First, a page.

Are you sure you want to delete this list?
Everything you selected will also be removed from your lists.
In the classic "Red Star Over China," the first public account of Mao, Mr. Snow wrote that he found Mao "a gaunt, rather Lincolnesque figure, above average height for a Chinese, somewhat stooped, with a head of thick black hair grown very long, and with large searching eyes, a high- bridged nose and prominent cheekbones." The account continued: "My fleeting impression was of an intellectual face of great shrewdness."
Patent/Design Representation #:
"He appears to be quite free from symptoms of megalomania," Mr. Snow said--the cult of Mao would not begin until the first "rectification" campaign in 1942. But, Mr. Snow added, "he has a deep sense of personal dignity, and something about him suggests a power of ruthless decision."
One of his most-quoted speeches came in 1938:
Mao also had several close brushes with death. In 1927, when he was organizing peasants and workers in Hunan, he was captured by local pro-Kuomintang--that is, pro-Nationalist--militiamen, who marched him back to their headquarters to be shot. Just in sight of their office, Mao broke loose and fled into a nearby field, where he hid in tall grass until sunset.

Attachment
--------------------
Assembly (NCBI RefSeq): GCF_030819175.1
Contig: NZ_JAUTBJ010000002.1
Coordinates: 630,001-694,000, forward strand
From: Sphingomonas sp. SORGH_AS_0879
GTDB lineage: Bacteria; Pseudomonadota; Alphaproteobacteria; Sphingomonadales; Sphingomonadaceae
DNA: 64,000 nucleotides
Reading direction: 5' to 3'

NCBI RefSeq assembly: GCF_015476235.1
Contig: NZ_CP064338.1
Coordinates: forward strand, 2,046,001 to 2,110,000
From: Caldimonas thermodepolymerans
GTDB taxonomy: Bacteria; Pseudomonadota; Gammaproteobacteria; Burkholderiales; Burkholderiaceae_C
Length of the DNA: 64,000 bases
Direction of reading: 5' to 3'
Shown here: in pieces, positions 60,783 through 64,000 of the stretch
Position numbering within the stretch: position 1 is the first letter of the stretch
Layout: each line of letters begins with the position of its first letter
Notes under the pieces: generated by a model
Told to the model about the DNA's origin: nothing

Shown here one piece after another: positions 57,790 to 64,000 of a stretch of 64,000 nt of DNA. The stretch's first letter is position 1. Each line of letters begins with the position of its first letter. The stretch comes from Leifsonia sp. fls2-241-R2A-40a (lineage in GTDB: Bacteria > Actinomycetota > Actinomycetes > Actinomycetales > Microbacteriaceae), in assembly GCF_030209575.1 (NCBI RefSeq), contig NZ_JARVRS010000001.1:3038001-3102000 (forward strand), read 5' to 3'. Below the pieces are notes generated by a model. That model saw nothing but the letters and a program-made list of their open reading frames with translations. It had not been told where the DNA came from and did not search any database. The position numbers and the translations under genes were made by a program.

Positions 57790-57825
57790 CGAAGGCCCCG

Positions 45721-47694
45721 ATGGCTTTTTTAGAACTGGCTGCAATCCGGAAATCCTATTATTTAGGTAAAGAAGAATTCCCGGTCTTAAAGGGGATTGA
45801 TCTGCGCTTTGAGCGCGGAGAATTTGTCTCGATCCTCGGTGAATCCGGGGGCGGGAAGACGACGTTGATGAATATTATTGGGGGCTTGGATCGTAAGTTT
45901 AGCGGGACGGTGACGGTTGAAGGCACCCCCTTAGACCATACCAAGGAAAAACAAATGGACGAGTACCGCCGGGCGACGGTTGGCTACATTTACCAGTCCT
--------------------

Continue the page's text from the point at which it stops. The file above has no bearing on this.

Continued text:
Graeber D (2002) The new anarchists. New Left Review 13: 61-73.
Sadly, Springer’s bowdlerized history eradicates all the complexity and the openness to new ideas that was involved. He makes it seem as if I wrote an influential paper in 1972 that inaugurated the radical turn which Steen Folke (1972) capped by insisting that radical geography had to be only Marxist. After that, my “prolific writings” imprisoned radical geography in the Marxist fold as my work “become the touchstone for the vast majority of radical geographers who have followed” (Springer, 2014: 250). Springer aspires, apparently, to liberate radical geography from this oppressive Marxist power so that it can return to its true anarchist roots.